Moses was the first lauded tablet user, though Ramses and some other pharaohs also made tremendous inroads when it came to putting information in tablet form. Since those ancient times these things have come a long way, each successive one pushing the limits of power and the abilities of what a person can accomplish with these simple, hand-held computers. To help you buy the right one, we’ve selected the current 10 best tablets. While none of them come directly from God, they still offer impressive power and features.
Apple iPad Mini with Retina Display
Steve Jobs hated small tablets as much as he hated large phones, but sadly he was mistaken on both counts. The new iteration of the Mini isn’t just good enough to be the best of the tiny devices, but it can punch well above its weight class. It has a 2,048 x 1,526 resolution display that is more dazzling than many televisions and computer monitors and has a true 64-bit A7 processor coupled with an M7 co-processor for stunning speed.
The one big drawback to the Mini is that the newest version comes in at almost $400, which puts it way above the cost of mini competitors. For a tablet computer that was originally touted as a “budget” option to the notoriously pricey iPad standard, it is disappointing to have the cost suddenly climb. On the other hand, since the only real difference in specs between the mini and the iPad Air is size, the increased cost is understandable. [Purchase: $386+]
Asus / Google Nexus 7
You might not have heard of this “Goo-gle” company, but if their little Nexus 7 tablet is any indication, they are going to go on to do great things. It doesn’t have quite the same display capabilities as the Mini, though at a 1920 x 1200 resolution with 323 PPI, it is more still very easy on the eyes and affordable enough to go easy on the pocketbook. The Nexus 7 is also thinner and lighter than the Mini, so if you suffer from severe muscle wasting or bird bone syndrome, it won’t hurt you to lift it.
For processing speed on a tablet, the Nexus 7 is fairly unexciting. It uses a 1.5GHz Snapdragon S4 Pro processor, with 2 full gigs of RAM. All that is backed up by a 400-MHz Adreno 320 graphics processor that makes media and games come alive. Add in the 5 MP camera on the back and the 1.2 MP camera on the front, as well as two speakers and the Nexus proves itself to be well endowed enough for multimedia as well as reasonably fast and easy to use. It also sports great parental controls so that you can hand it off to your kids without fear, though expect it to come back sticky. [Purchase: $204+]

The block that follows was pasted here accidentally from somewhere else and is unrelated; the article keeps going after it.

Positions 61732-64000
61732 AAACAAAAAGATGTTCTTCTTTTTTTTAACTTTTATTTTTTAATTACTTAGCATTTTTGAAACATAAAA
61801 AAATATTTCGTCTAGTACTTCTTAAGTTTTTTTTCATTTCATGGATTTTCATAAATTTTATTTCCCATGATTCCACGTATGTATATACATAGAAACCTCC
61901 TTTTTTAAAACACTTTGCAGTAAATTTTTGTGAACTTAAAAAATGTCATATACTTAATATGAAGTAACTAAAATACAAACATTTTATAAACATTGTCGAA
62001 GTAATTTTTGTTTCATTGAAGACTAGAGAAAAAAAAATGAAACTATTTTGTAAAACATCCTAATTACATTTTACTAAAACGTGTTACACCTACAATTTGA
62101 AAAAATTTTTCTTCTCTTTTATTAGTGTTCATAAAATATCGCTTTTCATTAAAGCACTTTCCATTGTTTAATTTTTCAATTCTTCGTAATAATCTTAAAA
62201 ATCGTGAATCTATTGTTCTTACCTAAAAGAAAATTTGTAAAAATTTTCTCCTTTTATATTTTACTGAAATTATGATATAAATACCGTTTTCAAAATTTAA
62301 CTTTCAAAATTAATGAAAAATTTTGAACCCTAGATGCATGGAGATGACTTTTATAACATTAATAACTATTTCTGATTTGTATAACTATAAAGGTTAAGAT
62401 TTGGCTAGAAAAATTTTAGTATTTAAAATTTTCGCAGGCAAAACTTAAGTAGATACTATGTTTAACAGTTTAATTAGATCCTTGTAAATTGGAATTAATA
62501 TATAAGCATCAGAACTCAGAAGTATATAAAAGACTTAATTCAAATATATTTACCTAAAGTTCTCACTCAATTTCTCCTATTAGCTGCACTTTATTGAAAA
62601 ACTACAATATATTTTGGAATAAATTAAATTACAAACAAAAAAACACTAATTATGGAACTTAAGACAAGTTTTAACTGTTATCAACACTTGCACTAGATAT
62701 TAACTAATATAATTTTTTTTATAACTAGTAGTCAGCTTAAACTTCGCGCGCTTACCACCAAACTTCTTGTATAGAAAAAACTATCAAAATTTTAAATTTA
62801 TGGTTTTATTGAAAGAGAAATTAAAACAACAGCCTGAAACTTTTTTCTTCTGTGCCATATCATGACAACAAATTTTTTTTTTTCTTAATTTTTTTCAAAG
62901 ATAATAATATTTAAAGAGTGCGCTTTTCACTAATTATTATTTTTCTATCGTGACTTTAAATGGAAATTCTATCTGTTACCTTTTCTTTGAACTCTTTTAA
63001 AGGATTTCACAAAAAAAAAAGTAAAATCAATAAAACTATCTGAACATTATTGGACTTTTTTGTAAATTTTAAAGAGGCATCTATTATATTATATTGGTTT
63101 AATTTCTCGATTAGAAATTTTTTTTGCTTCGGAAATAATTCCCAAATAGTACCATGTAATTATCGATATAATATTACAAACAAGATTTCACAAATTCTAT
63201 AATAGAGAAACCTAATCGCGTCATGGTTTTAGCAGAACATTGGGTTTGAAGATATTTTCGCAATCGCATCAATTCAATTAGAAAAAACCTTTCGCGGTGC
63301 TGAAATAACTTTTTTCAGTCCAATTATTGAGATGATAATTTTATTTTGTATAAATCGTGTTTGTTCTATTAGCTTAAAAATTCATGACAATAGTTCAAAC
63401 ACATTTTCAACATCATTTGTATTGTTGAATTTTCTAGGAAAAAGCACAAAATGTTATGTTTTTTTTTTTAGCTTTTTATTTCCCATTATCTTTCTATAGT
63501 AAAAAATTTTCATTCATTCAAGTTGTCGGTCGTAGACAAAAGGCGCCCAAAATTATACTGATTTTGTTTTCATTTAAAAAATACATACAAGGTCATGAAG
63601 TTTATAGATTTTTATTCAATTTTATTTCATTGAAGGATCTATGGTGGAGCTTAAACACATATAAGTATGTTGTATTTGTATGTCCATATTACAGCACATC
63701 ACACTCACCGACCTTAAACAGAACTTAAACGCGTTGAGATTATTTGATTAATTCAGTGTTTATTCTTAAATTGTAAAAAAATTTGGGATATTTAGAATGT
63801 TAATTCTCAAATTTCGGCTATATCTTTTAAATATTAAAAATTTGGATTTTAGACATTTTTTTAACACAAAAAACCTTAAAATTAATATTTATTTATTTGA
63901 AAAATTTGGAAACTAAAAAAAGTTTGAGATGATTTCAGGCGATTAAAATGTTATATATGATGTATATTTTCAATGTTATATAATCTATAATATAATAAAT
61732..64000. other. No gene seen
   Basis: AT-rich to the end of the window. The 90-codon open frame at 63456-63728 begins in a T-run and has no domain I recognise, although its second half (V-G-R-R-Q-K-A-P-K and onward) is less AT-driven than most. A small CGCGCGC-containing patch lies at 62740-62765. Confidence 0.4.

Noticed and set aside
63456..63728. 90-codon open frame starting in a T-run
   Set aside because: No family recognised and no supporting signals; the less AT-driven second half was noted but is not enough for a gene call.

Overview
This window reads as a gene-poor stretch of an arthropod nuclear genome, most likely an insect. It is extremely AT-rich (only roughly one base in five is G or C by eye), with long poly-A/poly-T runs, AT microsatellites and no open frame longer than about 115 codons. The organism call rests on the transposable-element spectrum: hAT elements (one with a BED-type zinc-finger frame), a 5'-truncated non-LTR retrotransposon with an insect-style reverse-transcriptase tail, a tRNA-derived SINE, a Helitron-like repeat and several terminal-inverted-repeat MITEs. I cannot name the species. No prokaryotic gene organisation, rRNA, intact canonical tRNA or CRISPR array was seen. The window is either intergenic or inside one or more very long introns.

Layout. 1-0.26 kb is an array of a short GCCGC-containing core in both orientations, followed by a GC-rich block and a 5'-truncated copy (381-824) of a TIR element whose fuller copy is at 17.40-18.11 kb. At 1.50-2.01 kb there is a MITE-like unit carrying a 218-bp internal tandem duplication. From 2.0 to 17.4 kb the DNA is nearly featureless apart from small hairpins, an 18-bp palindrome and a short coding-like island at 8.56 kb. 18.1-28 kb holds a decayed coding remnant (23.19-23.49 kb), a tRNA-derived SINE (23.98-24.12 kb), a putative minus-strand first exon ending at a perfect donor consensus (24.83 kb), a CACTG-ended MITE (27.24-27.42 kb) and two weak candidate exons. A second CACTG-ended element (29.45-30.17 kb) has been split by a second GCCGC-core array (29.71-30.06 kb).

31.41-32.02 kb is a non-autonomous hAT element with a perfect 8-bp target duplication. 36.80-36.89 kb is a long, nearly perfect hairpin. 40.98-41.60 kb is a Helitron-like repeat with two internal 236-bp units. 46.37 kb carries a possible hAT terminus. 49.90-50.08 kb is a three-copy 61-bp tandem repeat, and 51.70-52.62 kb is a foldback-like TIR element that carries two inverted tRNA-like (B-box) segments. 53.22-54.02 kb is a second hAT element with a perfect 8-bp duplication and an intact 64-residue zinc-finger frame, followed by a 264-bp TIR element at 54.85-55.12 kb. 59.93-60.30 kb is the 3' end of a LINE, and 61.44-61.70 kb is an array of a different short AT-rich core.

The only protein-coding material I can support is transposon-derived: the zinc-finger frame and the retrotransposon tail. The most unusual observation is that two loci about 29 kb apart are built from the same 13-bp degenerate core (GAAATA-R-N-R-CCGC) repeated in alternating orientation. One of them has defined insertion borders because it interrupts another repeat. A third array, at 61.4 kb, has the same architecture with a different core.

Kindle Fire HDX 8.9
When the first Fire came onto the market, many users screamed that it was terrible. Mostly that is because the original fire wasn’t meant as a true tablet, merely a digital e-reader. Even so, Amazon decided to slap their detractors and critics around a little bit by turning their Fire into a tablet, and a damn fine one at that. Inside it has a lightning fast quad-core Snapdragon 800 that runs at 2.2GHz with 2 whole gigabytes of RAM, making it faster than the Nexus and the Mini.
While the specs have been upgraded admirably – with a price bump to match – media is still the clear intent of the Fire. The screen has a 2,560 x 1,600 resolution with a 339 PPI that makes everything look magnificent. The downfall of the Fire HDX shall always be software. It just doesn’t have the catalog that comes with full Google Play access for Android or the millions of options available in the Apple store. The only way to get the best software you demand is to (shhhh!) jailbreak your Fire; an act we in no way recommend. [Purchase: $379+]
LG G Pad 8.3
Every day at the LG offices someone must be screaming to the tech gods for inspiration, since their products ordinarily can’t seem to break out of the “fine” or “tolerable” category. The G Pad is the solitary holdout on this front. It is actually a smaller tablet that offers good specs, a solid design, and an overall pleasant experience. The one problem is the name. Tell anyone you have a “G Pad” and they’re almost certainly going to giggle.